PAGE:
Author: Daisy Goodwin
**I voluntarily read an Advance Readers Copy of this book from St. Martins Press via NetGalley. The opinions in this review are my own.**
Once I started this book, I couldn't put it down. Goodwin's tale of an 18-year old innocent, inexperienced girl being crowned Queen of England is totally engrossing. Victoria learns hard lessons about politics, royal responsibility, and the effects of power while still just a child. At first, I really felt torn over her immature, impulsive and often resentful behavior. I felt sympathy for Victoria at times due to the domineering behavior of her mother, but I also felt annoyance at her constant petulant, resentful, sulky behavior. Before I got halfway through the book I came to realize that she was just being a teenager. Any girl assuming the throne at 18 would go through the same rough lessons and stormy moods. Teenagers are self-centered because they haven't crossed the line into adulthood - that magical moment when every person discovers they aren't the center of the universe. Imagine being a teenager suddenly thrust into a world where your every whim and order would be carried out? Victoria has to learn that she can't rule by emotion, that she has to stop acting like a child and learn to be a responsible ruler, and that at times duty comes before all else. She has to learn to let go of childish resentments and begin to act like a queen deserving of her people's respect. It's difficult for any young person to find their path in life. Those lessons are even more painful and confusing when you are the newly crowned Queen of England.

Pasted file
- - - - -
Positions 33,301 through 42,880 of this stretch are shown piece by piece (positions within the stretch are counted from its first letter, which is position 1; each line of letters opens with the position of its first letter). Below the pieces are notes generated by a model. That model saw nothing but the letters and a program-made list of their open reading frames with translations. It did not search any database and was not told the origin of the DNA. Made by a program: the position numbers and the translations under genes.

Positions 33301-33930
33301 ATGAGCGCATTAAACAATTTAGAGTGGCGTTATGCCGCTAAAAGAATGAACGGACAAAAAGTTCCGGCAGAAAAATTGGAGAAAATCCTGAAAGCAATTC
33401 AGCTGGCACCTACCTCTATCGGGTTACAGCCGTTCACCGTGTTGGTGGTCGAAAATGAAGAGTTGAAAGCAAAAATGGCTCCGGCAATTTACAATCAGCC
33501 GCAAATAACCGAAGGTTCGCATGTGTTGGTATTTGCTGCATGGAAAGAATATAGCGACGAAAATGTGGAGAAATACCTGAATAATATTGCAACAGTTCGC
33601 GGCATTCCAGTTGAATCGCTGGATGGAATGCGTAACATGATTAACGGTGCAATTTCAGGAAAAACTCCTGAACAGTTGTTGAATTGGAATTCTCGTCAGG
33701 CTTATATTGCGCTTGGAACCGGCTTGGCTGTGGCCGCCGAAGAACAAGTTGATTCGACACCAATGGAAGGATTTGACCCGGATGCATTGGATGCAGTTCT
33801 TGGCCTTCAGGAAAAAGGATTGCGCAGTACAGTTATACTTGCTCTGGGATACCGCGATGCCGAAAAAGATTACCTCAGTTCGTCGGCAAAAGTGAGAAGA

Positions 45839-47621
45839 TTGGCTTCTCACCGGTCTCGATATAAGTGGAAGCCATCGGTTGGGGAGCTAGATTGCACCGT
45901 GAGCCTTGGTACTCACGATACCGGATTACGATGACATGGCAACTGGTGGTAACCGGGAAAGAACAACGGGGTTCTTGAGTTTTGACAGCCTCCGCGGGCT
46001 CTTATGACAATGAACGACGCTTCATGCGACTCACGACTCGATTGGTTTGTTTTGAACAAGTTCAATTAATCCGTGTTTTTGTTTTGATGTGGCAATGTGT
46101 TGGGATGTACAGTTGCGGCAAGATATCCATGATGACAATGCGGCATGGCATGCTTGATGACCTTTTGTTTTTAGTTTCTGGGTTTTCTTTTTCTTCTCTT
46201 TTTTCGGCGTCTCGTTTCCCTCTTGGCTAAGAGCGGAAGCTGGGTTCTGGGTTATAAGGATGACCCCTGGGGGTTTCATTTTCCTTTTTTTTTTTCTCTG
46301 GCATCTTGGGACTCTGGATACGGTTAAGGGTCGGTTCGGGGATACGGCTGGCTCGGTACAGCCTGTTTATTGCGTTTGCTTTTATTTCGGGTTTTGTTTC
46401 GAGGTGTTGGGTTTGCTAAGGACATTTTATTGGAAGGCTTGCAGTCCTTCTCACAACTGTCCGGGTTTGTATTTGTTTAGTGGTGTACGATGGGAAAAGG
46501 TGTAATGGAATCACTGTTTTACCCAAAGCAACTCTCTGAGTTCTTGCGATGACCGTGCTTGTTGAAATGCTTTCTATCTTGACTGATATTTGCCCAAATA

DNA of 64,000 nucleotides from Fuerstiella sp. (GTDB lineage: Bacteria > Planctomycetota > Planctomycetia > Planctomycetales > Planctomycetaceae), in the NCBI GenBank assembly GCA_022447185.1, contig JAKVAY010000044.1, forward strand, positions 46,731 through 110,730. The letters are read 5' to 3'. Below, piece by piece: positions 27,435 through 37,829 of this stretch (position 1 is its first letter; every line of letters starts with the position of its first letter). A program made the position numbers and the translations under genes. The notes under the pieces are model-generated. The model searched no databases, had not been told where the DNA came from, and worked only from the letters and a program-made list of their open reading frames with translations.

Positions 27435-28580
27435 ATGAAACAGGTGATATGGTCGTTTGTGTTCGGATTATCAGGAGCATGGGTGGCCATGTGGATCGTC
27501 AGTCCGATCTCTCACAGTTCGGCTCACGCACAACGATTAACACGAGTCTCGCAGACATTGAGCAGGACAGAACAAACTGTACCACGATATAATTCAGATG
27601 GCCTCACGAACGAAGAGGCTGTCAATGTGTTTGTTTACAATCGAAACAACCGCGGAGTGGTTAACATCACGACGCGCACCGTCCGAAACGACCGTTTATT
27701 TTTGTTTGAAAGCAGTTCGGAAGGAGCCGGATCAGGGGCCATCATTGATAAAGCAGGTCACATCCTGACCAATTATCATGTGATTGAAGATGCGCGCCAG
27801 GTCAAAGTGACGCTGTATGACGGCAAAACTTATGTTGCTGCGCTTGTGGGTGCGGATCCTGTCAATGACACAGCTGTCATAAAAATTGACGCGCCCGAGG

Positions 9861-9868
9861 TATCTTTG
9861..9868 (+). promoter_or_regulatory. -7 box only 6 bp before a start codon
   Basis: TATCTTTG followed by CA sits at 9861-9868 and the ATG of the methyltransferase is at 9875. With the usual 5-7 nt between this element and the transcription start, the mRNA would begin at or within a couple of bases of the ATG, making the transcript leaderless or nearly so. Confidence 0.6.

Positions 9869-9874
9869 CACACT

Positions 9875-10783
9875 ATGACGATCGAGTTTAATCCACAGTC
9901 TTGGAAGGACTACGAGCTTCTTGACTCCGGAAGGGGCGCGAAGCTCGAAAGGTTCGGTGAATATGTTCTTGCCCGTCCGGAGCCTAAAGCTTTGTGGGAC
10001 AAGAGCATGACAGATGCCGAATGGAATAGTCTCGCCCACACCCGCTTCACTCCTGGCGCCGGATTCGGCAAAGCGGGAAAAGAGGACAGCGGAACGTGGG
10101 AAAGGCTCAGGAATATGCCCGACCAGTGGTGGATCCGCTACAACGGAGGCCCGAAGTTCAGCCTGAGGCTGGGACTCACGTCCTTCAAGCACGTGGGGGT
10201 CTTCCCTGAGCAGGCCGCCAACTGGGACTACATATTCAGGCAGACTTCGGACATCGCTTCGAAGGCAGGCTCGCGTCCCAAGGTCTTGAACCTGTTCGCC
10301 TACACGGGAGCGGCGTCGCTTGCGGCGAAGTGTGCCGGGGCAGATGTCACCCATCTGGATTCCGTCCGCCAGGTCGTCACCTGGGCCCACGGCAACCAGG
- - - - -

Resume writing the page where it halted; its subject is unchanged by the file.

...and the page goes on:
Daisy Goodwin also wrote the script for the Queen Victoria television mini-series starring Jenna Coleman. She based this book and the mini-series script on Queen Victoria's actual diaries, which is why I think Goodwin's writing brings to vivid life Victoria's raw emotions of excitement, fear, anger, resentment, and confusion. Victoria acts immaturely and overly emotional at times because she has to instantly transform from a sheltered child into a queen,without having any experience at even the basics of life. I can only imagine how frightening, yet empowering, that was for an 18-year old girl. It's bittersweet as well because just as she realizes she can be free from the absolute control of her domineering mother, she learns that she is always going to be controlled and under the restraints of duty and responsibility. It's a lesson we all learn, but how much more intense a lesson it must be for a crowned queen.
Any fan of historical fiction will enjoy this book!
Daisy Goodwin has also written several other historical fiction books and poetry collections. Find out more about the author and her writing on her website: http://www.daisygoodwin.co.uk/